Caught by the River

Letters From Arcadia

John Andrews | 11th September 2008

‘Flood Of Perch At Freezy Water’


Whilst you were finding your gypsy feet again on the banks of the Seine and catching lean carp as supposed to the Jerrybags that inhabit the pits in the back garden of the Palace of Versailles, I was out for the first trip of the autumn. Blue black skies at five am, tea in the dark, wet leaves underfoot, conkers the size of sea mines and the smell of rotting and decay coming up from the earth. But mild air yesterday, too, swear I could smell the woodsmoke from your caravan as it crossed the Channel. Drove through empty streets and along a Westway just waking up and down to Kempton. Watched the sun rise on the rails but a summer of rain had washed out the deals and stranded many a van. To the Richardsons from there for a tour of the float factory and print room, more tea and a rumble with the dogs. Then off to the Creel to pick up some 1960’s prints of Stockbridge Pond and listen to Mick Borra’s tales of drowning. Five friends he has lost now to the river. The last a lock keeper on the Thames. They found footprints going up to the lock gates but none coming back. He had slipped and was gone.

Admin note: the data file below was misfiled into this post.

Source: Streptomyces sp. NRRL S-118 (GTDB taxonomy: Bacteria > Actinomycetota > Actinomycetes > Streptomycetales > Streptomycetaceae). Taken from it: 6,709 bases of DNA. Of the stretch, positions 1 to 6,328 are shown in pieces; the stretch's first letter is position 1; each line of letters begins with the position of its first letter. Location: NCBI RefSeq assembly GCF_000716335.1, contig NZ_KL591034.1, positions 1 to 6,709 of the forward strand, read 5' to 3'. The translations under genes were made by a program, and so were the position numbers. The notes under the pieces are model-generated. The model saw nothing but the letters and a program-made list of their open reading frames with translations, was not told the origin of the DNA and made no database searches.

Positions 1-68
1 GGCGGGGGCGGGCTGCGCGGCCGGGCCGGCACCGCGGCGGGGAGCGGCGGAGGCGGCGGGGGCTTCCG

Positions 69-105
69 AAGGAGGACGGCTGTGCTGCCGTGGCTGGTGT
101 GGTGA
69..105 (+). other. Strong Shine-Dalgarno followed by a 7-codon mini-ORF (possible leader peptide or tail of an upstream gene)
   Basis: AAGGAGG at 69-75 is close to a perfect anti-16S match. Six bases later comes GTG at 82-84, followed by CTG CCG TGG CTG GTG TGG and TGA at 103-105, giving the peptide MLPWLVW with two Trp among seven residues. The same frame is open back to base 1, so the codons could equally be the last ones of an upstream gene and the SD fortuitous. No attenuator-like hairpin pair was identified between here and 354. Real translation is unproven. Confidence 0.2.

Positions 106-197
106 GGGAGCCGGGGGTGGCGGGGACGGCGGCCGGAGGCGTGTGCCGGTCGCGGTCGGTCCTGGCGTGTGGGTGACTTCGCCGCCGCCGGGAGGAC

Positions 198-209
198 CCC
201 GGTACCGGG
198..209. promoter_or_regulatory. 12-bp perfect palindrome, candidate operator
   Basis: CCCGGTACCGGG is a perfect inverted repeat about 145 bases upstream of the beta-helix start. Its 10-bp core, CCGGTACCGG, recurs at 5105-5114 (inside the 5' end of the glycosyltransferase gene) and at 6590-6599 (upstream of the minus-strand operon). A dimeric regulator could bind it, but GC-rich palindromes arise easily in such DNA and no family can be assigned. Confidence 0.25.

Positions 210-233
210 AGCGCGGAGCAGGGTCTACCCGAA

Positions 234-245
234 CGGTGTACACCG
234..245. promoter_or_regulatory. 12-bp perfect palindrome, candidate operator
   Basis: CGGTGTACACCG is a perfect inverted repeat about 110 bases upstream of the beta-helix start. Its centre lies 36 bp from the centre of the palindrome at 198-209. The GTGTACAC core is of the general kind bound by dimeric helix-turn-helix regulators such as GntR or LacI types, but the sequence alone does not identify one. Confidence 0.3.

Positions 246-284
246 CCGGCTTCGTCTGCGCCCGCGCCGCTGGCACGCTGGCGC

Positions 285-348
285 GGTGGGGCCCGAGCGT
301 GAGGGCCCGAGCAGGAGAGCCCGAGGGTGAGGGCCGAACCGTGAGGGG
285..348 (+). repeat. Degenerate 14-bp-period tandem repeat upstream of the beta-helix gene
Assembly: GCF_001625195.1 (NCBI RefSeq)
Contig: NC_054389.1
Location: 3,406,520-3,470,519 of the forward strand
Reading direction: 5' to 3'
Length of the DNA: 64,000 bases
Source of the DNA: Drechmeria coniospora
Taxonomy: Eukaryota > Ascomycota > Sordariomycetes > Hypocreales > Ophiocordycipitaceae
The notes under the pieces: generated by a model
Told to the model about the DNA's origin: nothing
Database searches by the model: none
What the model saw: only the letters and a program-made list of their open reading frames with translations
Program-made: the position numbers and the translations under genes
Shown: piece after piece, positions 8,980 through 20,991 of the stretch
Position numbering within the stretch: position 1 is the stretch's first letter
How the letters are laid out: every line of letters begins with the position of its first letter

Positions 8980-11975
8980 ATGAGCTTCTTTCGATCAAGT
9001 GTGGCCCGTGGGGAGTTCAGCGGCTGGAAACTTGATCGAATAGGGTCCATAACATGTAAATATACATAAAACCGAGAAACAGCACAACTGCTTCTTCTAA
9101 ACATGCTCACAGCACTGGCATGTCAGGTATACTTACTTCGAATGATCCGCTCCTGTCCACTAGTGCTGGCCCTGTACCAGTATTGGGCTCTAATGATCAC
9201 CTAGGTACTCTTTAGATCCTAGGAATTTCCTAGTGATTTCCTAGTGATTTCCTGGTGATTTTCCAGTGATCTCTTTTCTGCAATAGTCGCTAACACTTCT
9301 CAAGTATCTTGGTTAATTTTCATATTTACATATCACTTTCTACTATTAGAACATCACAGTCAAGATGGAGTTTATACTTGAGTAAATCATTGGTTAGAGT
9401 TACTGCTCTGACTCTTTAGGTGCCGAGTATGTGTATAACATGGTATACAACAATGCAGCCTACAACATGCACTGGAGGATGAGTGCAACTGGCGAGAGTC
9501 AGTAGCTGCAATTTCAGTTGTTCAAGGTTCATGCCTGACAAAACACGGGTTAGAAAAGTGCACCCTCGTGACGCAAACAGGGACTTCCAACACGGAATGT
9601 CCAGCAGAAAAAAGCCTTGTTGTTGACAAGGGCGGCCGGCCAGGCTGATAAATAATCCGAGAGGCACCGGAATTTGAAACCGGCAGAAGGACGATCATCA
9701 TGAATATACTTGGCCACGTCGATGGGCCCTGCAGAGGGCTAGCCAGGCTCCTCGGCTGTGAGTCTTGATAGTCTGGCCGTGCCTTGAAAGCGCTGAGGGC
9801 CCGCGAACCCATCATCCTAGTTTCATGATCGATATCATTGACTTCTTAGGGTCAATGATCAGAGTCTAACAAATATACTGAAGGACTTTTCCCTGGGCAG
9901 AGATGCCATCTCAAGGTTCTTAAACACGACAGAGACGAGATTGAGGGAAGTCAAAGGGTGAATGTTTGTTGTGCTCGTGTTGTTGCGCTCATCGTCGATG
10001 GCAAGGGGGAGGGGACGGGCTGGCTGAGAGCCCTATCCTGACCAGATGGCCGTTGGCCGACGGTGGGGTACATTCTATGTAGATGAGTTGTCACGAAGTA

By the time we reached Frensham the rain was falling out the sky and it was dark once again by noon. In my pocket was a scrap of paper from the Fishing Gazette – August 30th 1924. It read ‘Another Big Haul of Perch at Frensham’ and read ‘Major Coulon and Mr G. Edwards had another very successful day’s fishing in the Great Pond at Frensham on Sunday. They began operations from the punt at 6am and secured 42 perch, one less than their previous record, but the total weight was considerably over their previous catch, the fish averaging from 3/4lb to 1 3/4lb. Mr Pollard, proprietor of the Frensham Pond Hotel, displayed the fish and the catch was much admired guests at the hotel, who joined in congratulating the veteran anglers upon their success’.

The punts have long gone from the banks of the Great Pond but the perch are there in their legions once again. Major Richardson secured 41 and Mr J. Andrews poached his swim at the last knock to catch his only one of the day, a two pounder.

The perch ganged up under a tree eating each other and laughing at Mr Pollard. The veteran anglers congratulated each other on their success and set off down flooding lanes to dry out their wading stockings.

Major Richardson’s special bloodmeal recipe on the Birdtable